So if the issue is just one that is psych driven instead of math driven, think about it this way. A) For sure, if you're only managing your own money, you''ll never hit it big without the power of compounded returns on your side, and losing money is an absolute sin for the gospel of compounded returns. B) The risk management you just deployed will either get you fired at a prop firm or have your investors yank capital out of a fund. However, if you approached friends and family with a stead curve, even on a small account, you'd probably be able to get funded over time. Good traders are extremely rare and easily hired by prop firms or investors. So focus on the track record, and worry about absolute profits later.

Remember the classic tortoise and hare...

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  #16 (permalink)
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MacroNinja View Post
ScalpingTrader's excellent Montecarlo analysis shows why it's suicide to be increasing size as you're in a losing streak, especially a statically random one.

Looking at your P&L graph, I suspect you might well have been up 25-35% overall if the risk management system sized smaller instead of larger during a losing streak.

So if the issue is just one that is psych driven instead of math driven, think about it this way. A) For sure, if you're only managing your own money, you''ll never hit it big without the power of compounded returns on your side, and losing money is an absolute sin for the gospel of compounded returns. B) The risk management you just deployed will either get you fired at a prop firm or have your investors yank capital out of a fund. However, if you approached friends and family with a stead curve, even on a small account, you'd probably be able to get funded over time. Good traders are extremely rare and easily hired by prop firms or investors. So focus on the track record, and worry about absolute profits later.

Remember the classic tortoise and hare...


I understand what you say.

But I didn't increase my risk because I was loosing money. I increased because I have to increase it every 2 weeks in order to get closer of my goal.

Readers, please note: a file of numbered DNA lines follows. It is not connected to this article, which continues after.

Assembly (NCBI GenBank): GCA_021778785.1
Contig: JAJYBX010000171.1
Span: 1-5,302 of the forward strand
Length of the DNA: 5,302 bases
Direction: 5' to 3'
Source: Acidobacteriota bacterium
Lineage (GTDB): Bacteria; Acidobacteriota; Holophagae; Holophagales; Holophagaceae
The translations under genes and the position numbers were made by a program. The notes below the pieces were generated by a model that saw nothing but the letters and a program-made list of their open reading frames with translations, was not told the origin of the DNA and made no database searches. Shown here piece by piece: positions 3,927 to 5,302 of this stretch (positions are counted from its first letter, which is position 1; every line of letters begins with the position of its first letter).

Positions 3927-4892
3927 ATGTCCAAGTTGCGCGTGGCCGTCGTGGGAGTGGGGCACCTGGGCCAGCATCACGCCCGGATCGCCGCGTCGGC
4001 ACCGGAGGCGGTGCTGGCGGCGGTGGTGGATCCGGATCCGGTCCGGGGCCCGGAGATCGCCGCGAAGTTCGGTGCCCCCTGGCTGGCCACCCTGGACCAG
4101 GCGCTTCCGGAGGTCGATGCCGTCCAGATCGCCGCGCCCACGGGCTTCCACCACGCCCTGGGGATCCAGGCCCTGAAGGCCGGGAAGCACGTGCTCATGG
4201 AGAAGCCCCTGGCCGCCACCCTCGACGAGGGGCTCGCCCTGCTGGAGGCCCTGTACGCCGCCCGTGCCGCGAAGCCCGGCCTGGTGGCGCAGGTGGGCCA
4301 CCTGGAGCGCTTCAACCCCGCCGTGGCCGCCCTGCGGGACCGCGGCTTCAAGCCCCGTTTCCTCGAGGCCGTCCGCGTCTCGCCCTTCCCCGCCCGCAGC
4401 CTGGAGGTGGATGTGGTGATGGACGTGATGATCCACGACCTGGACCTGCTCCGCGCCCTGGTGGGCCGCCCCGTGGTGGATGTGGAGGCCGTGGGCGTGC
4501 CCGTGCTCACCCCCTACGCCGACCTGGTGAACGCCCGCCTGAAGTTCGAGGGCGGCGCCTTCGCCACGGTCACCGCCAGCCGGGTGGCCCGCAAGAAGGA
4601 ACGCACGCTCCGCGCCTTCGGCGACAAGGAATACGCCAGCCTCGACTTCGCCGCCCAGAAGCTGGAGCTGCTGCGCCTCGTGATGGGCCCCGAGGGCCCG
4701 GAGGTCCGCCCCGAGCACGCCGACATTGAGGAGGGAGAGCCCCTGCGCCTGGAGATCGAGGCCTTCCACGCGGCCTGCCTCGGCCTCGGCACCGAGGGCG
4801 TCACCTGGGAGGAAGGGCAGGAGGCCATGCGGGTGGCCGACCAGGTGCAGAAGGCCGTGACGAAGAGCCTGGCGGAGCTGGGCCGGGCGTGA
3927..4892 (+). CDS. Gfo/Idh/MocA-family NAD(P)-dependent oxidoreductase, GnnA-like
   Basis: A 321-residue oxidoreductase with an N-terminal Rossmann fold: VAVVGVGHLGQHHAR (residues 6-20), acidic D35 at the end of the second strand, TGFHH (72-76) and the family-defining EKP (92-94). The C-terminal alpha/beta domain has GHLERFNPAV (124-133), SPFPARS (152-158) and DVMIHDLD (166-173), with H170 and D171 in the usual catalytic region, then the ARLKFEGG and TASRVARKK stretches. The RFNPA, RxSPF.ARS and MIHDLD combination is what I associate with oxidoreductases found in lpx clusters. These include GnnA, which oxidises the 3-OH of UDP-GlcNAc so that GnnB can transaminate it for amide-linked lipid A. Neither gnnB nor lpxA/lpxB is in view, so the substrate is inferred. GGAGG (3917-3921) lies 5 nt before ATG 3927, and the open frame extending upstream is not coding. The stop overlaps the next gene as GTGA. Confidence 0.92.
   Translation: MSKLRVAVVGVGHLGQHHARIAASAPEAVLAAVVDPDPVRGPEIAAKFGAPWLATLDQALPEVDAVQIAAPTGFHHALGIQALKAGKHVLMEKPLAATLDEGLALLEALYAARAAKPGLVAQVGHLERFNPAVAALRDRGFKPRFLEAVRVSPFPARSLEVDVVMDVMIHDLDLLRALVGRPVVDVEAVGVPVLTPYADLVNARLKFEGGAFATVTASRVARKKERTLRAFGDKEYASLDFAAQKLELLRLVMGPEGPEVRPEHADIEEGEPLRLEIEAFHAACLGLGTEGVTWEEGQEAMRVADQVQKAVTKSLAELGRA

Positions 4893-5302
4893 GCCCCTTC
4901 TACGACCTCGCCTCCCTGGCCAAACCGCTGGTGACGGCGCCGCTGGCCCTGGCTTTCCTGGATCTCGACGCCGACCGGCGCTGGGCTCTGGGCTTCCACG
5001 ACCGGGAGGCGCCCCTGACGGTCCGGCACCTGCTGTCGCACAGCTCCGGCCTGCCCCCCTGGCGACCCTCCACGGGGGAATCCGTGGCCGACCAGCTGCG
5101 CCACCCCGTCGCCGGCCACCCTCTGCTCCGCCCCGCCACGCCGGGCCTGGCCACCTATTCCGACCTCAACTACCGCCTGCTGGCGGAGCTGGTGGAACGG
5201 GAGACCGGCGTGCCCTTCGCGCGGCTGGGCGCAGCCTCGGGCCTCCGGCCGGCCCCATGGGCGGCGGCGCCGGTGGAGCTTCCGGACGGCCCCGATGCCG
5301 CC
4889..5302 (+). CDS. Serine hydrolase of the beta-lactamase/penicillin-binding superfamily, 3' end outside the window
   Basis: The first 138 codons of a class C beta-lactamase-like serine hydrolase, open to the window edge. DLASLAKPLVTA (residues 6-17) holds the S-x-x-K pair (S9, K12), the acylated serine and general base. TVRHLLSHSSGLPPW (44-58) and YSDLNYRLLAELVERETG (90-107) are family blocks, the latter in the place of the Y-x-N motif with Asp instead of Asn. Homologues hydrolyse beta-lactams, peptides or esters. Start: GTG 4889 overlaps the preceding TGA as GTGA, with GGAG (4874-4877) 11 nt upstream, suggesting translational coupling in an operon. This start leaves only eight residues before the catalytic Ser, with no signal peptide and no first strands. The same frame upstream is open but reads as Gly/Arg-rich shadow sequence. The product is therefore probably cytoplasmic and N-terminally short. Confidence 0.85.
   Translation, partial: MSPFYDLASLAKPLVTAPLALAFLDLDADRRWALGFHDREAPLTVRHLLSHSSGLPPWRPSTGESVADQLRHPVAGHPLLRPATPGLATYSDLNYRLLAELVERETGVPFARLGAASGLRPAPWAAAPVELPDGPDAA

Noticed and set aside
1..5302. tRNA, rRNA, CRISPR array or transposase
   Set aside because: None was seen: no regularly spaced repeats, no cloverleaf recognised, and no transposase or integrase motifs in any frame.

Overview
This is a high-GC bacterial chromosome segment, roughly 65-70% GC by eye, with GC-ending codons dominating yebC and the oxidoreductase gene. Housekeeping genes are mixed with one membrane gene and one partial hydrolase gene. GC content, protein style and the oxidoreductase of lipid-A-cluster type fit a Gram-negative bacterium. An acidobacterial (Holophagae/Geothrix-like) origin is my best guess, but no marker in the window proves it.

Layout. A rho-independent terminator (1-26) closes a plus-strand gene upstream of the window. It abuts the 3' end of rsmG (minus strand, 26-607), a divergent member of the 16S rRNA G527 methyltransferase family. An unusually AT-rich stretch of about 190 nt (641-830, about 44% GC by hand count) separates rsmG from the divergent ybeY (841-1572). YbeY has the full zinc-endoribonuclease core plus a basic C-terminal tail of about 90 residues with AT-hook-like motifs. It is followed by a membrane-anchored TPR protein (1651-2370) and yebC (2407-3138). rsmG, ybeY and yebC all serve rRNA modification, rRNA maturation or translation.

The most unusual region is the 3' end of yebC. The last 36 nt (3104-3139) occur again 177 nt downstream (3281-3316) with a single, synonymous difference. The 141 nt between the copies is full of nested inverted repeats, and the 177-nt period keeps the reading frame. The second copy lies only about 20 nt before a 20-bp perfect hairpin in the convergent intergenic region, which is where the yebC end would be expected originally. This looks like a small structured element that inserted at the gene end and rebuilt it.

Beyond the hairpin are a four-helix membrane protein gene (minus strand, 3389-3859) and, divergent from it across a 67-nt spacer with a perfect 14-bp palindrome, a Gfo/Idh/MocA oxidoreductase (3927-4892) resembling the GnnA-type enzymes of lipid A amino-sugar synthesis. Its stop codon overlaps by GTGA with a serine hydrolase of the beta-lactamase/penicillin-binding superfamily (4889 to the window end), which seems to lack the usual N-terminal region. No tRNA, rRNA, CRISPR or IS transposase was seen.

Increasing risk is totally independent of the performance and it has to be. When I started the week with the new risk I didn't know I'm gonna take a drawdown. The reason of my failure is I was scary that my system doesn't work anymore and not really the money.

I had (still have) a misconception about being profitable : In my mind it means you're killer and you make money every week. Now I (have to) understand I'm gonna experience drawdown, difficult market conditions, etc. even if I have a good trading system.

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  #17 (permalink)
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Increasing your size after loses is exactly opposite of what the Kelly Criterion tells us to do.
I think that is a pretty typical mistake because cutting size after loses is not intuitive, feels wrong but it is absolutely correct.

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  #18 (permalink)
Novice
Hong Kong China
 
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Scalpingtrader View Post
... another variation of that analysis - with a basket of 10 times 400 trades each.

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Hey what software do you use to generate those results and good looking charts?

Maybe I'm not leaving, maybe I'm going home
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  #19 (permalink)
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a8d7e8 View Post
Hey what software do you use to generate those results and good looking charts?

Excel - It's just a bunch of formulas and their diagram function...

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  #20 (permalink)
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Kwisatz View Post
(Sorry for my English)

Well, I failed to resist at my first drawdown with the system...I have to work on myself. I have to understand that drawdown is part of the game.

How guys do you do to handle with that?

Thank you.


It's all perspective.....step away and see the bigger picture. Assuming your trading is sound and you're managing risk well, over time you'll see the trends of your own trading and get used to 'just another drawdown period" and also catch yourself when you're about to trade crappy.